So well-documented is the notion that a huge number of newly built dry-bulk ships will be entering the market next year and beyond, leading to a potential glut, that market participants discounted this as a reason for the steep two-day drop in shipping stocks.

One of the leading dry-bulk decliners Wednesday was Genco Shipping & Trading ( GNK), whose shares lost 5.7% to $19.60. The company reported its third quarter after Wednesday's market close, saying it earned $1.10 a share, exceeding analysts' profit targets by 9 cents.

DryShips' ( DRYS) stock, meanwhile, also lost 5.7% during the session after retreating 7.6% on Tuesday. The company, the first Greek dry bulk concern to go public in 2005 and the first to report third-quarter results this earnings season on Monday, surpassed expectations and reported a "clean quarter," in the words of one shipping-stock investor. The stock finished Wednesday at $6.01.

Elsewhere, shares of Diana Shipping ( DSX) gave up 5.5%; Navios Maritime ( NM) lost 4.6%; Paragon ( PRGN) retreated nearly 6.7%; and Eagle Bulk ( EGLE) declined by 7%.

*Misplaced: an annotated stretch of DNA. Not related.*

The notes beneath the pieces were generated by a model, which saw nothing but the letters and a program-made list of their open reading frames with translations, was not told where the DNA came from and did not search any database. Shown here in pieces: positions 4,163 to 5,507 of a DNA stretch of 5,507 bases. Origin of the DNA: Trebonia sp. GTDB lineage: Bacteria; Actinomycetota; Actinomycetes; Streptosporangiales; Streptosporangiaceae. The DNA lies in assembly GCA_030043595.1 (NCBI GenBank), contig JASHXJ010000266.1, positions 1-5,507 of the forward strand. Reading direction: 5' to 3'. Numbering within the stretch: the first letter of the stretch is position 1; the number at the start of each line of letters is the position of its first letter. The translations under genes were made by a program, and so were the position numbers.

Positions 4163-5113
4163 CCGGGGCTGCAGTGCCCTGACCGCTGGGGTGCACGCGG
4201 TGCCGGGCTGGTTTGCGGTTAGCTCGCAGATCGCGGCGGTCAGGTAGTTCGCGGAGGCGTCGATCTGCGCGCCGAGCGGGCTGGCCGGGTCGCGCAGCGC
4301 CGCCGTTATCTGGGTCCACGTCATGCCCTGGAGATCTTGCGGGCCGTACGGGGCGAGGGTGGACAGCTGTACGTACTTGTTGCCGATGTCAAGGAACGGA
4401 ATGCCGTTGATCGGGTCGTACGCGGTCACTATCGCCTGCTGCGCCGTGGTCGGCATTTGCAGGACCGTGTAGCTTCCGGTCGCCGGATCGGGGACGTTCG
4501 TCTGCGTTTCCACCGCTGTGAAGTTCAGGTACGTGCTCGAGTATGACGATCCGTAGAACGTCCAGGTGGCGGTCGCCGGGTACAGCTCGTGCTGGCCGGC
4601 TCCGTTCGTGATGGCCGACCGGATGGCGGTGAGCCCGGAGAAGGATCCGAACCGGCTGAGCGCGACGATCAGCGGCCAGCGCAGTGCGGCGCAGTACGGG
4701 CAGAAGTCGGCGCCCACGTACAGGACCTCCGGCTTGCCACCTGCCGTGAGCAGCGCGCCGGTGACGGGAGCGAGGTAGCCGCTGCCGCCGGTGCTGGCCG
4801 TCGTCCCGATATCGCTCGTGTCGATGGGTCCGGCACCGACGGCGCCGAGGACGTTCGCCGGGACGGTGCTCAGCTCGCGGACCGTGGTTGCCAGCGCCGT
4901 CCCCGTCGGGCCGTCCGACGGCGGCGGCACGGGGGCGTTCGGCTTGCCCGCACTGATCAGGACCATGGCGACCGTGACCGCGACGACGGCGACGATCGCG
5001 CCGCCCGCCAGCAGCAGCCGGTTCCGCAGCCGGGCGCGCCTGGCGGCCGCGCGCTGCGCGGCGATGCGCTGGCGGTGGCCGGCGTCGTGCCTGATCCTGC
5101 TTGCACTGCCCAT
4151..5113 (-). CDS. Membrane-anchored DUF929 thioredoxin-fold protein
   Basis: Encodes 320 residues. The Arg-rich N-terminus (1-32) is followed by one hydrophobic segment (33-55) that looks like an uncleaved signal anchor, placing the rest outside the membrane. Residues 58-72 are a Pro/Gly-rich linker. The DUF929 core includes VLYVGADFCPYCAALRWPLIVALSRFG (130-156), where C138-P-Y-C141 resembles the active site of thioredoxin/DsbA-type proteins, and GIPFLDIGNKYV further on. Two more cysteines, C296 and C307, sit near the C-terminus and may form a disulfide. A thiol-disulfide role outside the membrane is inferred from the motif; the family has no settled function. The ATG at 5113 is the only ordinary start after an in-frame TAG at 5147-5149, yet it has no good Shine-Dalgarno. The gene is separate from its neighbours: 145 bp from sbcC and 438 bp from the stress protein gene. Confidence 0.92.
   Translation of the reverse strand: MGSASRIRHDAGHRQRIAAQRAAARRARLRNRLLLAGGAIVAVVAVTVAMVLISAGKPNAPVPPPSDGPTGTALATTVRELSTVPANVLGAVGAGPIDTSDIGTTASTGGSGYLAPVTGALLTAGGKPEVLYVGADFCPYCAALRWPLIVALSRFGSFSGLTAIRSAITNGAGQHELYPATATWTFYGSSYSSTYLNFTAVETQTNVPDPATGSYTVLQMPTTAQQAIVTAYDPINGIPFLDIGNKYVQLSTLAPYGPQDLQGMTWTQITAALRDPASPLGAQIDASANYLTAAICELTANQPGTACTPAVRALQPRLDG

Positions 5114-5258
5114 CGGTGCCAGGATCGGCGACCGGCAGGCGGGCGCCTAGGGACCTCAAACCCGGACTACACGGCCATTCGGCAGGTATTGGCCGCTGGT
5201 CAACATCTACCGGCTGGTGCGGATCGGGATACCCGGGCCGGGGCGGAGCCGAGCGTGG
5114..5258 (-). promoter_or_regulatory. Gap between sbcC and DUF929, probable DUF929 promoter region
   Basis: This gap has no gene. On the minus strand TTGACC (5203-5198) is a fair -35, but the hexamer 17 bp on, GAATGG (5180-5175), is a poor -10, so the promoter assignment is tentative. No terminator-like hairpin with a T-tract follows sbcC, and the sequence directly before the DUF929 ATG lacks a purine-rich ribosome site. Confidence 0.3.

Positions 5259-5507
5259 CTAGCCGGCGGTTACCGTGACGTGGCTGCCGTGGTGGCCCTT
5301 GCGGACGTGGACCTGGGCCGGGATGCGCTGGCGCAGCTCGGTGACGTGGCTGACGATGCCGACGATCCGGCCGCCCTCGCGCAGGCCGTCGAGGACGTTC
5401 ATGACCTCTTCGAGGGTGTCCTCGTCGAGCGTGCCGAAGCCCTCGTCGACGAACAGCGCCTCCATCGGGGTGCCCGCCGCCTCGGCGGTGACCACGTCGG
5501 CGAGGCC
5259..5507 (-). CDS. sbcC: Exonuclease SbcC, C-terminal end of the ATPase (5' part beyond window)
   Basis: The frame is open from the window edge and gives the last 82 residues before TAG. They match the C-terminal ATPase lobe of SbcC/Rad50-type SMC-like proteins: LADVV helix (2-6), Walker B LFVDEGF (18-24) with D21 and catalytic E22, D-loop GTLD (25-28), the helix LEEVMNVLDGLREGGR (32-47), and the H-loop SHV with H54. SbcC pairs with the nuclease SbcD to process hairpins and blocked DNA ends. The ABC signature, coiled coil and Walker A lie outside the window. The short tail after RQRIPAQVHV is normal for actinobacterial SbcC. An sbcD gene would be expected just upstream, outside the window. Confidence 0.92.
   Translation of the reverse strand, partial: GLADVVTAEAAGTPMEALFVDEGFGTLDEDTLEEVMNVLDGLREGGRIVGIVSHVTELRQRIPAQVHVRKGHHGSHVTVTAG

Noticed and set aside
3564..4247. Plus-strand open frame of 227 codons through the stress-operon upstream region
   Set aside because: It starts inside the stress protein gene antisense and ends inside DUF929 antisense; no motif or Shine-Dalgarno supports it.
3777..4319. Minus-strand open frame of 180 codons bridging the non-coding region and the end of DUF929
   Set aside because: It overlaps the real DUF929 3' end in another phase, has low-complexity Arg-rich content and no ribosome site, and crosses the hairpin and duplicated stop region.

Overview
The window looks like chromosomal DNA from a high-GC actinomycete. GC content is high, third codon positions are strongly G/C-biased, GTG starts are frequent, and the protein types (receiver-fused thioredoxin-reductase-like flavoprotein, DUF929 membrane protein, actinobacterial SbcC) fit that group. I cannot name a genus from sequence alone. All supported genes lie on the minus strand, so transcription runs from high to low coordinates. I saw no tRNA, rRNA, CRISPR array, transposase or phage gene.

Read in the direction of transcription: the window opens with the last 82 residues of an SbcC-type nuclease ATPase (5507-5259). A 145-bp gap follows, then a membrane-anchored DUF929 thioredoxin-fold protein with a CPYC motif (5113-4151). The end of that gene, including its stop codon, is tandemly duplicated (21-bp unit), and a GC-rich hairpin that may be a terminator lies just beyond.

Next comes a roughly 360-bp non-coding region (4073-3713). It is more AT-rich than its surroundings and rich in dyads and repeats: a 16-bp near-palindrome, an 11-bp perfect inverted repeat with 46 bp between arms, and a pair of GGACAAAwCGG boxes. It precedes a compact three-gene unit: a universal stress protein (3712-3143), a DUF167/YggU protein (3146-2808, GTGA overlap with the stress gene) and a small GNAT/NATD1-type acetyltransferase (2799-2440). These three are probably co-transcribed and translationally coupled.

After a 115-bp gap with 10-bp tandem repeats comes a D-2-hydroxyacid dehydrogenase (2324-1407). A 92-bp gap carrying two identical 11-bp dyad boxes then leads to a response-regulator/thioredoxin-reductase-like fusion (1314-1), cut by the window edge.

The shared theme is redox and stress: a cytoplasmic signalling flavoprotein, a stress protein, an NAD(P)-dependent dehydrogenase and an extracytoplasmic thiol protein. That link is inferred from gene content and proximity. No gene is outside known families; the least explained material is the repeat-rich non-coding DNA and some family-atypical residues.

The steepest drops were experienced by the smaller-cap names. Shares of FreeSeas ( FREE), an operator of smaller handymax and handysize vessels that transports a lot of grain, sank nearly 11% to $1.33. OceanFreight ( OCNF) shares broke a buck, falling nearly 9% to 89 cents, while Star Bulk Carriers ( SBLK) lost 7.7% to $3.01 and Excel Maritime ( EXM), fell nearly 8% on the day.

-- Written by Scott Eden in New York

Follow TheStreet.com on Twitter and become a fan on Facebook. NEW YORK ( TheStreet) -- Advertising giant Interpublic could only talk psychology when gazing into the near-term future.
Scott Eden has covered business -- both large and small -- for more than a decade. Prior to joining TheStreet.com, he worked as a features reporter for Dealmaker and Trader Monthly magazines. Before that, he wrote for the Chicago Reader, that city's weekly paper. Early in his career, he was a staff reporter at the Dow Jones News Service. His reporting has appeared in The Wall Street Journal, Men's Journal, the St. Petersburg (Fla.) Times, and the Believer magazine, among other publications. He's also the author of Touchdown Jesus (Simon & Schuster, 2005), a nonfiction book about Notre Dame football fans and the business and politics of big-time college sports. He has degrees from Notre Dame and Washington University in St. Louis.

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